Down it went again into the whirling, groaning fires of the underworld. Then she knew that the sacrifice had been accepted and that she was free from her vow of service to Pele. Every tabu upon her free action had been removed and she was free--free to do according to her own wish. Then she saw one of the women of the pit slowly changing into an old woman lying on
a mat of fire apart from the others. It was Pele who was always growing more and more jealous and angry with Hiiaka.
Pele called from the pit of fire, "O woman! have you seen two travellers?"
When she learned that they had been seen going on their journey she charged her new worshipper to go with Hiiaka and always spy upon her movements.
Wahine-omao became angry and cried out: "When I came here I thought you were beautiful with the glory of fire resting on you. Your sisters are beautiful, but you are a harsh old woman. Your eyes are red. Your eyebrows and hair are burned. You are the woman with scorched eyelids." Then she ran from the crater, saying, "O Ku! O Ka!" Her feet seemed to be placed on a swift-moving cloud and in a few moments she was dropped by the side of Hiiaka.
The three women, Hiiaka, the powerful, Pau-o-palae, the fairy of the ferns, and Wahine-omao, the brave and beautiful young woman of the forest, went on toward Hilo. They came to a grove of ohia, or native apple, trees, and the new friend begged them to rest for a little while in this place, for it was her father's home.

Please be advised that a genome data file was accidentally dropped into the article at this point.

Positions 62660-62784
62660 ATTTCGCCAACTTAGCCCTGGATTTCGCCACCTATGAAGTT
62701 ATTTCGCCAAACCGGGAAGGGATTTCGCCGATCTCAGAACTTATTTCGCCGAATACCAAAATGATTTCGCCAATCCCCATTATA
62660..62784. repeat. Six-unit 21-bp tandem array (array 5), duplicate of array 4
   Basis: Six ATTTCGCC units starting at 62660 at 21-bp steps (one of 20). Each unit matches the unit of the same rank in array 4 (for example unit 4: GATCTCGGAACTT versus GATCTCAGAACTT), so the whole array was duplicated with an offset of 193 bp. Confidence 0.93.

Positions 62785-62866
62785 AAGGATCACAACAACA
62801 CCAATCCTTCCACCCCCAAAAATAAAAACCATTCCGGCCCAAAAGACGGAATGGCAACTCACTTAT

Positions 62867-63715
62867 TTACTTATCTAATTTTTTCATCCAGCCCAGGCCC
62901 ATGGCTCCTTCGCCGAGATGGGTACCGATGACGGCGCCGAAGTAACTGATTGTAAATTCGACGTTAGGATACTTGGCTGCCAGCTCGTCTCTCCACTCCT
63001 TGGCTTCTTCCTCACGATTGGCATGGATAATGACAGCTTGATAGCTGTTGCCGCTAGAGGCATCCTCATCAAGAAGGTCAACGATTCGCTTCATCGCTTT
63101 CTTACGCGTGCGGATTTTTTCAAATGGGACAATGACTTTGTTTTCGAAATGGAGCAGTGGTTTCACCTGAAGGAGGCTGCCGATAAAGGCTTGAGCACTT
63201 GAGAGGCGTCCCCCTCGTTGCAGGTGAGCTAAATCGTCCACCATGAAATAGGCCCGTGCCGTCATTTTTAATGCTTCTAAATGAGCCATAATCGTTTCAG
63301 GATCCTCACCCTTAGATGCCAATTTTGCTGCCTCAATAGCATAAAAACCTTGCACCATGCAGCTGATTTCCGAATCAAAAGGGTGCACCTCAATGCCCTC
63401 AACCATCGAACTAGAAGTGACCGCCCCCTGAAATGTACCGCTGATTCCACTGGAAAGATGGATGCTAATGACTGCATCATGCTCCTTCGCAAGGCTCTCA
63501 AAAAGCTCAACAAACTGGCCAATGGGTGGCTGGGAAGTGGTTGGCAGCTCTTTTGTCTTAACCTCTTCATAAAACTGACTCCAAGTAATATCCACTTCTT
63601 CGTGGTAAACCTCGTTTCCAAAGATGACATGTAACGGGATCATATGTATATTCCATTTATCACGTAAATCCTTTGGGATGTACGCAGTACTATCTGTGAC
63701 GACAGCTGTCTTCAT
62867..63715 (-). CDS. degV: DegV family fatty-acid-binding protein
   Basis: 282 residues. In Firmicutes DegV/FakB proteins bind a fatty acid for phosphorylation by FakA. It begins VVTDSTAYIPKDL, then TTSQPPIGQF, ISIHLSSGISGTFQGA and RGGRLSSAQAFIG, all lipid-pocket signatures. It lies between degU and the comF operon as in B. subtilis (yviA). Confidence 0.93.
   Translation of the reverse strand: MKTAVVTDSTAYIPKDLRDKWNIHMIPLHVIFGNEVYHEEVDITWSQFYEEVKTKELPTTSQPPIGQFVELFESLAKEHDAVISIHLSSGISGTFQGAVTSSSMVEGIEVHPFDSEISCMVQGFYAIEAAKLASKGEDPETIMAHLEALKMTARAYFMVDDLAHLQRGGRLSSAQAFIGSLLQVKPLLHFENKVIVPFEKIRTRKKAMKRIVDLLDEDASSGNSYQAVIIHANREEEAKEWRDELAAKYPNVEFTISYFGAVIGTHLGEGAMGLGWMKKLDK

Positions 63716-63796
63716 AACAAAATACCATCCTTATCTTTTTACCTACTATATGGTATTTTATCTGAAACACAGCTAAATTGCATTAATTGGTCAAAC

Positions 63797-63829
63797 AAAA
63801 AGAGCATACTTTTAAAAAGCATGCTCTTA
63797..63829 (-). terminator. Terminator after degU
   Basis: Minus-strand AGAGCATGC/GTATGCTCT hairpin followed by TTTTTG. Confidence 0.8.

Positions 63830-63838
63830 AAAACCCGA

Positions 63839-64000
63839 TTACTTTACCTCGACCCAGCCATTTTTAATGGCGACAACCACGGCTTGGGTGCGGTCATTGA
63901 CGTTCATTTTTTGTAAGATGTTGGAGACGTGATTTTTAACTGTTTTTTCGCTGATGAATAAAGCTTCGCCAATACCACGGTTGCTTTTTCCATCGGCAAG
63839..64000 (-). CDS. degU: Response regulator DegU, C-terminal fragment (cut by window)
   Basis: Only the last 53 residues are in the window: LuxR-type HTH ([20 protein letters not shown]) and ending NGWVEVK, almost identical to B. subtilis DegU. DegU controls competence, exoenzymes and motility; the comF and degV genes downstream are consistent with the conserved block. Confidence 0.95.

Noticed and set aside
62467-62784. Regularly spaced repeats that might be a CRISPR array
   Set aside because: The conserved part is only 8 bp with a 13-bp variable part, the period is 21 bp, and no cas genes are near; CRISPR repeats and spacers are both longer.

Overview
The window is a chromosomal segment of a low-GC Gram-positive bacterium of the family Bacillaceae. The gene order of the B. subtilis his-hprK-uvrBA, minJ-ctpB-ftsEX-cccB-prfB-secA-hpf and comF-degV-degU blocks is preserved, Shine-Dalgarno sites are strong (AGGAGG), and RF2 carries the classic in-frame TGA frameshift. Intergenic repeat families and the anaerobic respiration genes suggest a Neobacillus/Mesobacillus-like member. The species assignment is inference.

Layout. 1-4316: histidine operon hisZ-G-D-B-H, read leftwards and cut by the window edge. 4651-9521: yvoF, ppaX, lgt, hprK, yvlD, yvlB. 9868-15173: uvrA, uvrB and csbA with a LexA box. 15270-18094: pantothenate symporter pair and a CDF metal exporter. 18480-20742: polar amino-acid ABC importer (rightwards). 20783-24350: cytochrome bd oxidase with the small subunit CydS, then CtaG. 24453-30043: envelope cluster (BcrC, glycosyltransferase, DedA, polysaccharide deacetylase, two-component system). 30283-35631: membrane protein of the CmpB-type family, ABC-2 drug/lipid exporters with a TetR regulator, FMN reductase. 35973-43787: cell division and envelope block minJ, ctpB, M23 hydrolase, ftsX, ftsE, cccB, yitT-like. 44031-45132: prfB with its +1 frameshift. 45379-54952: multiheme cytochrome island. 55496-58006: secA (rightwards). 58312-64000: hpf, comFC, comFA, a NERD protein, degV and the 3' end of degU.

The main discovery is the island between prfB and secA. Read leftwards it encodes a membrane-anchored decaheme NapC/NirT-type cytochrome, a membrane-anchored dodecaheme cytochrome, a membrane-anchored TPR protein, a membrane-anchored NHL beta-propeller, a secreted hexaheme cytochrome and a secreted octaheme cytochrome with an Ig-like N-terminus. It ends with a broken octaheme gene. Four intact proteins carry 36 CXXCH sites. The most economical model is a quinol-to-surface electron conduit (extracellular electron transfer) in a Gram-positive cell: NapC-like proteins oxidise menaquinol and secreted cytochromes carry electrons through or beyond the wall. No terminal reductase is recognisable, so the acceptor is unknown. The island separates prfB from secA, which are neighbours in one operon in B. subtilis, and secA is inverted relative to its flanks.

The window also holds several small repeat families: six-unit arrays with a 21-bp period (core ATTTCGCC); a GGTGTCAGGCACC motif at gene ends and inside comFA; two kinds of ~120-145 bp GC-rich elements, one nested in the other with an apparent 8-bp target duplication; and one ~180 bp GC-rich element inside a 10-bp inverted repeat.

Hiiaka hesitated, saying: "I am afraid that you would entangle me, O friend! Some one
is waiting below whom I must see. Our journey cannot end."
"Oh," said the woman, "I intend not to stay. Stepping sideways was my thought to see my family dwelling in this house--then journey on."
They turned aside through the red-fruited tall ohia trees to a resting-place called Papa-lau-ahi, or the fire-leaf of lava spread out flat like a board. This has always been a resting-place for travellers coming across the island to Hilo Bay. There they greeted friends and rested, but Hiiaka thought lovingly of another friend, Hopoe, far dearer to her than any one else. Tears rolled down her cheeks.
Wahine-omao said, "Why do you weep, O friend?" The reply came: "Because of my friend who lives over by that sea far below us. The smoke of the fire-anger of our sister-lord is falling over toward my friend Hopoe."
Wahine-omao said: "One of our people truly lives over there. We know and love her well, but her name is Nana-huki. The name is given because when looking at you her eyes are like a cord pulling you to her."
"Yes," said Hiiaka, "that is her name, but for me she had the sweet-scented hala wreaths and the beautiful wreaths of the red blossoms of the lehua and baskets of the most delicious treasures of the sea. So my name for her is Hopoe."
The name Hopoe may mean "one encircled," as with leis, or wreaths, or as with loving arms, or possibly it might convey the idea of one set apart in a special class or company. Both thoughts might well be included in the deep love of the young goddess for a human friend.
The time came for the three women to hasten on their way. The final alohas were said. The friends rubbed noses in the old Hawaiian way and went down to Hilo.
Hiiaka looked again from the upland over to the distant seacoast and wailed:
My journey opens to Kauai.
Loving is my thought for my aikane,
My bosom friend--
Hopoe---my sweet-scented hala.
Far will we go;
Broad is the land;
Perhaps Kauai is the end."
Thus Hiiaka sent her loving thoughts over forest and rugged lava plains to her dearest friend even while she opened her heart to another friend who served her with the utmost faithfulness and love all the rest of her eventful journey.